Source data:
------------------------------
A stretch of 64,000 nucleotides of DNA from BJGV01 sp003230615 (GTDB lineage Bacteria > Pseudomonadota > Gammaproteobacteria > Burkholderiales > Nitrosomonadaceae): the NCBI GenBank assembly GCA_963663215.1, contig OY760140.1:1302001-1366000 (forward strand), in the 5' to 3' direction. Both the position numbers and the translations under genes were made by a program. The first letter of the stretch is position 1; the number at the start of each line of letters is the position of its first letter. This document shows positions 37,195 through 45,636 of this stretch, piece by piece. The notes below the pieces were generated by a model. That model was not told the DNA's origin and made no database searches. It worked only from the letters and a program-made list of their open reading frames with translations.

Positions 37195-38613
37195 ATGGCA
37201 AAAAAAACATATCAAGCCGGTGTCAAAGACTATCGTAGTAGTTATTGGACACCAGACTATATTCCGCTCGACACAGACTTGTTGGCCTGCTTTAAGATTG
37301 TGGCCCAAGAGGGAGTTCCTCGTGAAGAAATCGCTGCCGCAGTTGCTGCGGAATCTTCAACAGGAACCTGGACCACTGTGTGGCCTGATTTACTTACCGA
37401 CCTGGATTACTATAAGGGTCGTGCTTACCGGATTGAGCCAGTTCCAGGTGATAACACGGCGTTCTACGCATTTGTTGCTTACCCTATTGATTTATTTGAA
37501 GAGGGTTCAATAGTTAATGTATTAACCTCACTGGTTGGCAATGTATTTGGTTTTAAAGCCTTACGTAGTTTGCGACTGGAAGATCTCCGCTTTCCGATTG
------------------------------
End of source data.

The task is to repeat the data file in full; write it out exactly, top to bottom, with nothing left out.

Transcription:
A stretch of 64,000 nucleotides of DNA from BJGV01 sp003230615 (GTDB lineage Bacteria > Pseudomonadota > Gammaproteobacteria > Burkholderiales > Nitrosomonadaceae): the NCBI GenBank assembly GCA_963663215.1, contig OY760140.1:1302001-1366000 (forward strand), in the 5' to 3' direction. Both the position numbers and the translations under genes were made by a program. The first letter of the stretch is position 1; the number at the start of each line of letters is the position of its first letter. This document shows positions 37,195 through 45,636 of this stretch, piece by piece. The notes below the pieces were generated by a model. That model was not told the DNA's origin and made no database searches. It worked only from the letters and a program-made list of their open reading frames with translations.

Positions 37195-38613
37195 ATGGCA
37201 AAAAAAACATATCAAGCCGGTGTCAAAGACTATCGTAGTAGTTATTGGACACCAGACTATATTCCGCTCGACACAGACTTGTTGGCCTGCTTTAAGATTG
37301 TGGCCCAAGAGGGAGTTCCTCGTGAAGAAATCGCTGCCGCAGTTGCTGCGGAATCTTCAACAGGAACCTGGACCACTGTGTGGCCTGATTTACTTACCGA
37401 CCTGGATTACTATAAGGGTCGTGCTTACCGGATTGAGCCAGTTCCAGGTGATAACACGGCGTTCTACGCATTTGTTGCTTACCCTATTGATTTATTTGAA
37501 GAGGGTTCAATAGTTAATGTATTAACCTCACTGGTTGGCAATGTATTTGGTTTTAAAGCCTTACGTAGTTTGCGACTGGAAGATCTCCGCTTTCCGATTG